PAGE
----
On the other hand, can we not also admit that making almost every villain a rapist is lazy writing? 1, it short-changes men and their emotional depth (as usual), but 2, it reduces rape and sexual assault to the mundane. A paltry banality that every captured female character “must” suffer.

And I realize that this is a fairly heavy topic for me, so let me explain where it’s coming from.

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I’m working on my novels these days. It’s a series, and I have this former couple, Edie and Randal.  She broke up with him and took a vow of abstinence. In Book One, Randal was pretty much the bad guy, sullen and uncooperative, usually ruining whatever team building Edie managed to do.

The books begin knowing that they broke up nearly a year before, but not what lead up to it. Now in Book Two, I’m getting into it. So to sum up, he’s angry, and she’s trying very hard to ignore it, because they work together, and if people think there is a chance she’ll break her vow of abstinence, they will kill Randal. Which she doesn’t want. Because his jerkass tendencies aside, he’s still important to her. It leads to this exchange:

“What happened the night Edie was invested?” Miguel asked.

The memory of Edie’s tear-streaked face as she ordered him out of her rooms haunted him for a moment. “Ask your sister,” Randal responded, unable to do anything but snarl and glare.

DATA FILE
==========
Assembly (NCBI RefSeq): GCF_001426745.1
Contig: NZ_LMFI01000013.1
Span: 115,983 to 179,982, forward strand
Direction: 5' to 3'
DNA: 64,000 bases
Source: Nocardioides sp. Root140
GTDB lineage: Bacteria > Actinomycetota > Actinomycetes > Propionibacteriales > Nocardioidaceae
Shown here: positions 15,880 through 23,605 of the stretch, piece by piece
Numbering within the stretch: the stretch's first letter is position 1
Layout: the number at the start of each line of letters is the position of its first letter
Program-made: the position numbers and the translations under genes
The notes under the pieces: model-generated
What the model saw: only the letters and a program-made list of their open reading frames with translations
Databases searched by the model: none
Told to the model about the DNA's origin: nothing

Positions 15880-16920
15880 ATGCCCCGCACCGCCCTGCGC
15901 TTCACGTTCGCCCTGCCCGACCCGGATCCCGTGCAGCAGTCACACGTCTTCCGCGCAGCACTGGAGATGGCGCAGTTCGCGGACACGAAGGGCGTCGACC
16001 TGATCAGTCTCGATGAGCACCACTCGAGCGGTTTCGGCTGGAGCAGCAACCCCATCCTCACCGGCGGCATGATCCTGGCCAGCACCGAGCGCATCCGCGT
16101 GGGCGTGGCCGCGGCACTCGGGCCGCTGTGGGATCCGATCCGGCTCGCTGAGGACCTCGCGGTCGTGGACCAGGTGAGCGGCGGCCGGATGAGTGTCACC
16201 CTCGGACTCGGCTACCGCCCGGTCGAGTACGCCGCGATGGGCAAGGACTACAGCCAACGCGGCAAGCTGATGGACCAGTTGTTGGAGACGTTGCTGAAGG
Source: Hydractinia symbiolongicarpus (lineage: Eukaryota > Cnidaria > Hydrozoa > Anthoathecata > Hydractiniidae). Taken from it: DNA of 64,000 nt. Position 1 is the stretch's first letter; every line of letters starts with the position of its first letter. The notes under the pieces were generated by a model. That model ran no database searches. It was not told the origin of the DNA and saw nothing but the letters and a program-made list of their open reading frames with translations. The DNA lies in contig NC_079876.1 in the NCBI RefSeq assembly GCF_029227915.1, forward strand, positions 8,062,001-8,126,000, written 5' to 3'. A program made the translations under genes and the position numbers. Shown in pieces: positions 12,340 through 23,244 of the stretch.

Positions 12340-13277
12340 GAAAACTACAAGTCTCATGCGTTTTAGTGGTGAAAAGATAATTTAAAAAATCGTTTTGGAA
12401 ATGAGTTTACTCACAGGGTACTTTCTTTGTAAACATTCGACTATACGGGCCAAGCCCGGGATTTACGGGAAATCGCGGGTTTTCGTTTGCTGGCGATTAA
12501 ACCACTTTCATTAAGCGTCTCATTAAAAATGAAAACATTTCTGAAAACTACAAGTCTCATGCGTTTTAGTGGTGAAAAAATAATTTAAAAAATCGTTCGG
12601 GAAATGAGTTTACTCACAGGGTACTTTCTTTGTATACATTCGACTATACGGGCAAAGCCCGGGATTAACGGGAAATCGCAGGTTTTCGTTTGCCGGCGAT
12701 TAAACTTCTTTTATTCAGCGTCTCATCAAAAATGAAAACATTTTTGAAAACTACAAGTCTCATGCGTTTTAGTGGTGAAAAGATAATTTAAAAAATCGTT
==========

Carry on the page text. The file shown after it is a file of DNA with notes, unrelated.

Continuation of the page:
“I’m asking you.” Miguel’s rock-hard  tone demanded obedience.

“I’m not sure which version Edie prefers these days.” It was a cheap shot. But the truth would likely end in his exile, if not his death. Edie was keeping her mouth shut, and he’d do the same.

While reading this passage out loud to my husband, he stated that I needed to change it, because it sounded “rapey.”

Now, both of us know exactly what happened that night, and it was not rape. But to my husband, the implied sexual violence of the image combined with slightly ambiguous wording would damage my attempt to redeem Randal in this book.

My (feminist) argument for keeping this particular wording is that people shouldn’t jump to rape when reading this. Randal’s a jerk in the first book, but at no point do I ever, remotely  hint that Edie is afraid of him, or that he was ever, ever violent towards her in any manner.

The idea that our immediate assumption as readers would not be that a young man got in a fight with his girlfriend, said something that made her cry, and she told him to leave, is an insult to men. And it really is infuriating.

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As a feminist, I’m ready for men to have relationships with women that show depth and nuance. I’m ready for men in stories to engage with women on levels beyond the physical, be it romantic or violent.

Yes, Randal shoulders the role of antagonist for most of the first book. That shouldn’t mean that people automatically jump to rapist, but we do. It’s so universal that it’s a running gag on series about movie cliches.

As a feminist, I know I need to write more complicated men. Because keeping my men simple and one dimensional also limits my women. It reduces their interactions with male characters to shallow stereotypes.

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We need to challenge the idea of men as oversexed, under emotional, perpetual children that women must ‘tame’.